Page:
There are several things that you should know about your soil before you start planting. Things like Soil pH, Soil Make-up, Nutrients, and Contamination are of vital importance. Some can be determined by looking at the soil, but others will require soil tests. You can contact your Local Garden Store for testing or even purchase an at-home testing kit for a little extra money.
You'll find that most of your crops prefer a soil pH around 7, which would be considered Neutral. Some plants grow better in slightly acidic or slightly alkaline conditions, such as Root Vegetables and Brassicas. A good balance of nutrients and adequate organic matter is as important as the proper pH. Over time you will learn how vital organic matter is to your soil. You'll find that soil rich in organic matter = vibrant, strong, and healthy plants for harvesting.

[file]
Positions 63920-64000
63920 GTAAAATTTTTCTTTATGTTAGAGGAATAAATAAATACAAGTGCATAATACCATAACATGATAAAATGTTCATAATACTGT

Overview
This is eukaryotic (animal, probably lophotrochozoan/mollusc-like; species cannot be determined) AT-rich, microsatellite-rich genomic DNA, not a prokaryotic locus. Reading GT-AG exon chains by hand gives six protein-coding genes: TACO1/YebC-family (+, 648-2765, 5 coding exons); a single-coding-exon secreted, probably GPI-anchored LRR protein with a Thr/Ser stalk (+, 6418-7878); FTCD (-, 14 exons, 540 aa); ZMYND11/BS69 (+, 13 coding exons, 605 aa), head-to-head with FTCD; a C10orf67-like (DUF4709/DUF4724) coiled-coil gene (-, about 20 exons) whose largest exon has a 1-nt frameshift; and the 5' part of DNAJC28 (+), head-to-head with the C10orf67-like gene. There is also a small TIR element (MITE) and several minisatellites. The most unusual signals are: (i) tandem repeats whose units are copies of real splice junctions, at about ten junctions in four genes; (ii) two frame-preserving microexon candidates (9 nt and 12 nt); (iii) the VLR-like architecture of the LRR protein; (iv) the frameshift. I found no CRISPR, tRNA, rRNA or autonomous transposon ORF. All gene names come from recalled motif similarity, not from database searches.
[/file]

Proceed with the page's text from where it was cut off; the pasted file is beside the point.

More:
Step 7: Amending Your Soil
The final step in creating your new garden plot is preparing the soil for planting. The testing you had done on your bed will tell you what you have adequate amounts of and what you may be lacking. Enter compost and fertilizer as it's their time to shine! A good compost high in organic matter will do wonders for your plants at any time. Fertilizers can be added at specific times throughout the growing process to give your plants a little extra boost. ALWAYS follow all instructions when adding fertilizers. Remember, just a bit goes a long way, and too much can be catastrophic to your new garden.
You now have all the information necessary in simple steps, so get to Creating Your Garden Bed!